Rychard Carrington reports on Fairport Convention - The Junction, Cambridge, 11 May 2013

Fairport Convention
Junction 1, The


Oh, I remember when the folk-rock was young. Those long last days in which the idealism of the folk revival combined with hippy utopianism and a new organicism was heralded with deep exhilaration. In this context, aka 1969, Fairport Convention produced their atmospheric masterpiece, Liege and Lief. It was folk-rock's first classic, and also it's greatest.


Fast forward to 2013, and here we have five men, average age well over sixty, sitting on a stage delivering an evening of amiable tunes, ballads and banter to a seated and generally also not young audience. Folk-rock has lasted better than its attendant cultural aspirations. This Fairport won't set the world on fire, and frankly if it did I think the audience would be rather alarmed. In a way Fairport today could be described as being maturely unpretentious. Their sound is pleasant but too classy, too engaged to be bland.


Fairport's past is this line-up's raison d'etre and its confinement. Tonight we heard several good numbers written by the youngest  - 56 - and longest-haired member Chris Leslie, but does anyone actually want Leslie's songs to have more impact than Liege and Lief? Wouldn't that unbalance the established relationship between Fairport past and Fairport present? Yet Ric Sanders has been in Fairpotrt for twnety-eight years, Chris Leslie for seventeen, Gerry Conway for fifteen. And all are very good musicians. But the two central figures are bassist Dave Pegg, member for forty-three years, and guitarist Simon Nichol, member for forty-six, i.e. since he founded the band with Ashley Hutchings and Richard Thompson. Both men were humourous and gregarious, in an avuncular sort of way, Dave so much so that he chose to spend the time immediately before the gig manning the merchandise stall, chatting to all-comers. David Bowie should do that.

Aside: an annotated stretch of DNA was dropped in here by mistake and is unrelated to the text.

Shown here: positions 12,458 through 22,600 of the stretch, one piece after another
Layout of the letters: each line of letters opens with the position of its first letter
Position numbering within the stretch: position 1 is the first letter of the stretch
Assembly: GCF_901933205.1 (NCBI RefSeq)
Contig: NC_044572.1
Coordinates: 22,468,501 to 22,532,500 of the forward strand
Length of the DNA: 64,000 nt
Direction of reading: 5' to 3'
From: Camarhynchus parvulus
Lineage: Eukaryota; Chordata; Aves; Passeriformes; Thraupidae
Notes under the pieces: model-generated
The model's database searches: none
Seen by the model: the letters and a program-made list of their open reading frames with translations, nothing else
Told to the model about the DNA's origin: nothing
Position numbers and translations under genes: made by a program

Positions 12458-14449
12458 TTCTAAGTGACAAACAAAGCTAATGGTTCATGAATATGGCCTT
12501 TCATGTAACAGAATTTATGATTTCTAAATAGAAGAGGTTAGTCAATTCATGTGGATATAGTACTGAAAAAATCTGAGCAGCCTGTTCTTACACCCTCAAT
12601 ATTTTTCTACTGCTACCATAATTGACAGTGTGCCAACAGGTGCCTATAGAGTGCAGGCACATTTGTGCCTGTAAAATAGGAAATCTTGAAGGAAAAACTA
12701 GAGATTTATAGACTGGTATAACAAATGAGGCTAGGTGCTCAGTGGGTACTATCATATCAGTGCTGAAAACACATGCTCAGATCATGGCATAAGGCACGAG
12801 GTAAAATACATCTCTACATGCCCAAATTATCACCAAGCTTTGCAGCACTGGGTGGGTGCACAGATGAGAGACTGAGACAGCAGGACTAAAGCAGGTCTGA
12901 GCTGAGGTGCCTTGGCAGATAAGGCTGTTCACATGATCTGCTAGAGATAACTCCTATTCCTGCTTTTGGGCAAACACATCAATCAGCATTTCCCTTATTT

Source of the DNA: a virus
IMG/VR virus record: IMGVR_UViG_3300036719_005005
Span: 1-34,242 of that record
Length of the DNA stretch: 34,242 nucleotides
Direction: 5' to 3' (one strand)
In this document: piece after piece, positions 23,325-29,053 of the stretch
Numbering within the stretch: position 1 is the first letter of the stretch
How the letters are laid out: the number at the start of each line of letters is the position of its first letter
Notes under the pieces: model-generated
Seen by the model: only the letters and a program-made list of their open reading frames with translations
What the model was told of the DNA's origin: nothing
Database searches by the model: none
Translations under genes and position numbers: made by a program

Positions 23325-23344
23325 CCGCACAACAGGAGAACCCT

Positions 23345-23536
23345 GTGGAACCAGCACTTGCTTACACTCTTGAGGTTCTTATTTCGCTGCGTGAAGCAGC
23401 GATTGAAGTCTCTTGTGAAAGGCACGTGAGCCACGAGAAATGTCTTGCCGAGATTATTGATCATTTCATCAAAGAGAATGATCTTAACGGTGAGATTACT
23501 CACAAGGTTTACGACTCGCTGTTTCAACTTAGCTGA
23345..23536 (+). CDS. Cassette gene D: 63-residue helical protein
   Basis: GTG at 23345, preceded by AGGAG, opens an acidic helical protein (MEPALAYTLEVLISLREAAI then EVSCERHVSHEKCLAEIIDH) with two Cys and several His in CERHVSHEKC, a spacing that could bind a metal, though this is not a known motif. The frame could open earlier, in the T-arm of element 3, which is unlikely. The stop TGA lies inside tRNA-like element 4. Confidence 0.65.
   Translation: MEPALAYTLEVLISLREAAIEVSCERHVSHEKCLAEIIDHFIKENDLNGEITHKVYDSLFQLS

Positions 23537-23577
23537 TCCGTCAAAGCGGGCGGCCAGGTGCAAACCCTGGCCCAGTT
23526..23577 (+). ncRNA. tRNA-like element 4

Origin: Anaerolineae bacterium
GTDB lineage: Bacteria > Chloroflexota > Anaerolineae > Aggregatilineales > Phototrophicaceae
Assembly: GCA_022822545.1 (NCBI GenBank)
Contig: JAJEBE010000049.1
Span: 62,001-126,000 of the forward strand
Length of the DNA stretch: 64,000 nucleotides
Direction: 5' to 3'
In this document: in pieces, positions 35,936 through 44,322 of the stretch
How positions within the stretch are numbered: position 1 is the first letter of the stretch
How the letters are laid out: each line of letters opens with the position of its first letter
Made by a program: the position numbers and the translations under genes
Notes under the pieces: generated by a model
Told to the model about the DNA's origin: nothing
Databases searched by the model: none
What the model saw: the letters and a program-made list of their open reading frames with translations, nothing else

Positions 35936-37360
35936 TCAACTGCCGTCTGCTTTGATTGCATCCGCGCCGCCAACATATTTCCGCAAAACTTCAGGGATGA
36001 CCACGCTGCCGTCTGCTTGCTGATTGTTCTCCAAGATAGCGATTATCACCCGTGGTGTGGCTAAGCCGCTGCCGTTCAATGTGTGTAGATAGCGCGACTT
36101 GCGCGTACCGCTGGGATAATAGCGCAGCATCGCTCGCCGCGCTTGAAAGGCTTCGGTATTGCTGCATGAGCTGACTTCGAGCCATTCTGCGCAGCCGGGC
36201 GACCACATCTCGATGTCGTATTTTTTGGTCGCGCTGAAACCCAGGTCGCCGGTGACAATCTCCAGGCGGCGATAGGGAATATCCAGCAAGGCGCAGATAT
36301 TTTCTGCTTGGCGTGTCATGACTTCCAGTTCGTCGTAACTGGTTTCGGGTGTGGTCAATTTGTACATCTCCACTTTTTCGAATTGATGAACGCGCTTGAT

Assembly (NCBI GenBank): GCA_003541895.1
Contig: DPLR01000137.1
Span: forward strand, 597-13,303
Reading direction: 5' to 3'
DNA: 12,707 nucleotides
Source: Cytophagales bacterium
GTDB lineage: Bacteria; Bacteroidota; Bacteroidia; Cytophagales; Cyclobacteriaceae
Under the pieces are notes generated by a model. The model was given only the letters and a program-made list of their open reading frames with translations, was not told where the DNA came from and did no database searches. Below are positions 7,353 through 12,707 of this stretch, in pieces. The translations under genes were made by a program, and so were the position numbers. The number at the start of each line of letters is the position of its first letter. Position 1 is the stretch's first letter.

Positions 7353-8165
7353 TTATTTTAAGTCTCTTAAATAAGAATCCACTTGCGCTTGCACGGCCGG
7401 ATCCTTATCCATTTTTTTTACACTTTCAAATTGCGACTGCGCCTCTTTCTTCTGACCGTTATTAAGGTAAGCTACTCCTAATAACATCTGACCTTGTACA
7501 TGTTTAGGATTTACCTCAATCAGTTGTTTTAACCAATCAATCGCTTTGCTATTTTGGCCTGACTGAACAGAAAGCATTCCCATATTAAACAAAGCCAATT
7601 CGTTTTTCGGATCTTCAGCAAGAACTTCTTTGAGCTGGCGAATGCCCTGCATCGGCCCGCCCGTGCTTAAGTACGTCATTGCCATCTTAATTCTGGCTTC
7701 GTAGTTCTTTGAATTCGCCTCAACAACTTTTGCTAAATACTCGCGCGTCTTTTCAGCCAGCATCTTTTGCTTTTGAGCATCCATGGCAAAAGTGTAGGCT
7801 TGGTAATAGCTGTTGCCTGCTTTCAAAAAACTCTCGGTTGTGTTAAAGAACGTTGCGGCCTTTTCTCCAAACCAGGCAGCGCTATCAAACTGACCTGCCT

As often in such circumstances, most numbers came either from the vintage era or the current one, with the long period in between more thinly represented. Albert and Ted from 2011's Festival Bell was great. Chris Leslie on bouzouki and fiddle did a splendid job throughout, and the twin-fiddle sound of Leslie and Saunders was a joy to hear. Drummer Gerry Conway delivered the goods at the back rather well as well. 


In fact the sound was not so different from that on Full House, the successor to Liege and Lief and Fairport's second best album (the first with Pegg on bass). From that album we were treated to three great tracks: Sir Patrick Spens, Doctor of Physick and Walk Awhile. Nice to hear The Cell Song from 1971's Babbacombe Lee as well. Impossible not to miss the late Sandy Denny's wonderful vocals on the 1960s numbers, though: Fotheringay, Farewell, Farewell, and the final two numbers Matty Groves and Meet On the Ledge. Somehow I don't think Simon Nichol would be unhappy with such a reaction. In fact this band pays tribute to its illustrious past rather well, while quietly continuing to produce good music in the present.


Writer: Rychard Carrington